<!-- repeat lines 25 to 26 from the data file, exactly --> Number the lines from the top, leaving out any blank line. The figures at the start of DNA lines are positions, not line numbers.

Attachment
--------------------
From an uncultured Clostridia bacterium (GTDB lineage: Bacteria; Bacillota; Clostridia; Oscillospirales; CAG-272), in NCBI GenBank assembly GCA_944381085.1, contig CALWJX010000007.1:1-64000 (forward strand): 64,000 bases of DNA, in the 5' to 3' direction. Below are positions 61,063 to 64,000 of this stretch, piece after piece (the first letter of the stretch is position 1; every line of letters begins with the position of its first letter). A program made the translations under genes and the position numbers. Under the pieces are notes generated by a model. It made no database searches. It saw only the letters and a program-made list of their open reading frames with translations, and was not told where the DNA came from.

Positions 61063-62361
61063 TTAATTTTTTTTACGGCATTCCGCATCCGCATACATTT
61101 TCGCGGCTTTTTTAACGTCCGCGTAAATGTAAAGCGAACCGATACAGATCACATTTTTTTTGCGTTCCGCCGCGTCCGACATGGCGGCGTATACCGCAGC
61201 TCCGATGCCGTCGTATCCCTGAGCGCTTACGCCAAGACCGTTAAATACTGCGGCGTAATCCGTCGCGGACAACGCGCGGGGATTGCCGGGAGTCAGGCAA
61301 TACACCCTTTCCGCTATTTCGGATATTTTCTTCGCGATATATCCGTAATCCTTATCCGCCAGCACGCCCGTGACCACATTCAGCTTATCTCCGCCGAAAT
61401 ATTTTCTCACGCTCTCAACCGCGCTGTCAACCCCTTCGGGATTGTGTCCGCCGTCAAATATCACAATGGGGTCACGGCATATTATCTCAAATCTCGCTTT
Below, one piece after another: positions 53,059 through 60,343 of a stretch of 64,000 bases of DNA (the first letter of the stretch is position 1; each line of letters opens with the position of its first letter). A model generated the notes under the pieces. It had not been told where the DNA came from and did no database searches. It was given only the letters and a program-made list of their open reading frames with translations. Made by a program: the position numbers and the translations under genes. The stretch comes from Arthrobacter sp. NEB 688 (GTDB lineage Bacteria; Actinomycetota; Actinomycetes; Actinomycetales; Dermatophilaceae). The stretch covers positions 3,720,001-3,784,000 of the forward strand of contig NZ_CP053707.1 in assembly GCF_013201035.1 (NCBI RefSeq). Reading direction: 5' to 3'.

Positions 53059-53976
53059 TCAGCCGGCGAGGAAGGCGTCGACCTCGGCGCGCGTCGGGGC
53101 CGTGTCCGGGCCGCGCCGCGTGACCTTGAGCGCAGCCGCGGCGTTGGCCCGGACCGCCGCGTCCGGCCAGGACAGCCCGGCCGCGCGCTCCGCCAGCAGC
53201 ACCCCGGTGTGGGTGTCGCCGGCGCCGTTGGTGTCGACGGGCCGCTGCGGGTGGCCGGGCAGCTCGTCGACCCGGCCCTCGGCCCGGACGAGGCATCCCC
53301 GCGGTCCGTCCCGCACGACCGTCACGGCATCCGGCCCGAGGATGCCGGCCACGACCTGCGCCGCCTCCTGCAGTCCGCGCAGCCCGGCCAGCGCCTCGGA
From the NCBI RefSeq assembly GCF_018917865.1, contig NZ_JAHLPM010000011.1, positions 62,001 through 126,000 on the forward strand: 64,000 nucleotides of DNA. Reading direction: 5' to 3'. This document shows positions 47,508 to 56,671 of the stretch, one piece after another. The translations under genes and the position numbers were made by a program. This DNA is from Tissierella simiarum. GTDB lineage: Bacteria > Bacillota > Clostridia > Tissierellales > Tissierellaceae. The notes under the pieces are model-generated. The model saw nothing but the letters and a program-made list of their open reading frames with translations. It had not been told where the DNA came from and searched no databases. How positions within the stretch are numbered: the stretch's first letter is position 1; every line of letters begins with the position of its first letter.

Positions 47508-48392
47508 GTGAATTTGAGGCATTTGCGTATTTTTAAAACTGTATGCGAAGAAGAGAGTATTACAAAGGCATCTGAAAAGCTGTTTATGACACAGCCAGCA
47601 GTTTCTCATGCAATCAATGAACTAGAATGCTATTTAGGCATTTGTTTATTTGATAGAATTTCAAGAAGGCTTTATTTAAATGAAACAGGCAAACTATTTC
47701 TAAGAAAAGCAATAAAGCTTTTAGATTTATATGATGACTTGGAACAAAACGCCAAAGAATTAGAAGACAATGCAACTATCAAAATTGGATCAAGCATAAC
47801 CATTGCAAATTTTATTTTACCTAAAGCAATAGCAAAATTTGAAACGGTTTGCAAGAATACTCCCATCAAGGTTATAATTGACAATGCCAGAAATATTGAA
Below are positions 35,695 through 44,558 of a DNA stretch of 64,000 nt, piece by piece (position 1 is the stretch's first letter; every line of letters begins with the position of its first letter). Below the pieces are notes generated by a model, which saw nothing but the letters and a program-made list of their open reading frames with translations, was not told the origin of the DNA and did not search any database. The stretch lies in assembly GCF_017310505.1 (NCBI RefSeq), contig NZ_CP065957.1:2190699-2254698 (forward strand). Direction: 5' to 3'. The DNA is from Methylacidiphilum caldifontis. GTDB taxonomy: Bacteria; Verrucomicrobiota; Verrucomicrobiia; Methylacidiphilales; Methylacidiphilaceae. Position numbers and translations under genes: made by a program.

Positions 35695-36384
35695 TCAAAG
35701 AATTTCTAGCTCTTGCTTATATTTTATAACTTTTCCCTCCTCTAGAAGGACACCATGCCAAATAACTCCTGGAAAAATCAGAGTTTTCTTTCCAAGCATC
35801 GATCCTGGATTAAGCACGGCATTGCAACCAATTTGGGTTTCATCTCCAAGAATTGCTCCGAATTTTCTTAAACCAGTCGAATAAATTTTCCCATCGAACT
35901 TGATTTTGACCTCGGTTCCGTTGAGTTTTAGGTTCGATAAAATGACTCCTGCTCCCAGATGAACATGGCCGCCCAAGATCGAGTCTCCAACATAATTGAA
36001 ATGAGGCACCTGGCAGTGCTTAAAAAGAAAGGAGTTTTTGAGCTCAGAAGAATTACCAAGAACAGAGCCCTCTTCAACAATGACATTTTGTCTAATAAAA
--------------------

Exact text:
35901 TGATTTTGACCTCGGTTCCGTTGAGTTTTAGGTTCGATAAAATGACTCCTGCTCCCAGATGAACATGGCCGCCCAAGATCGAGTCTCCAACATAATTGAA
36001 ATGAGGCACCTGGCAGTGCTTAAAAAGAAAGGAGTTTTTGAGCTCAGAAGAATTACCAAGAACAGAGCCCTCTTCAACAATGACATTTTGTCTAATAAAA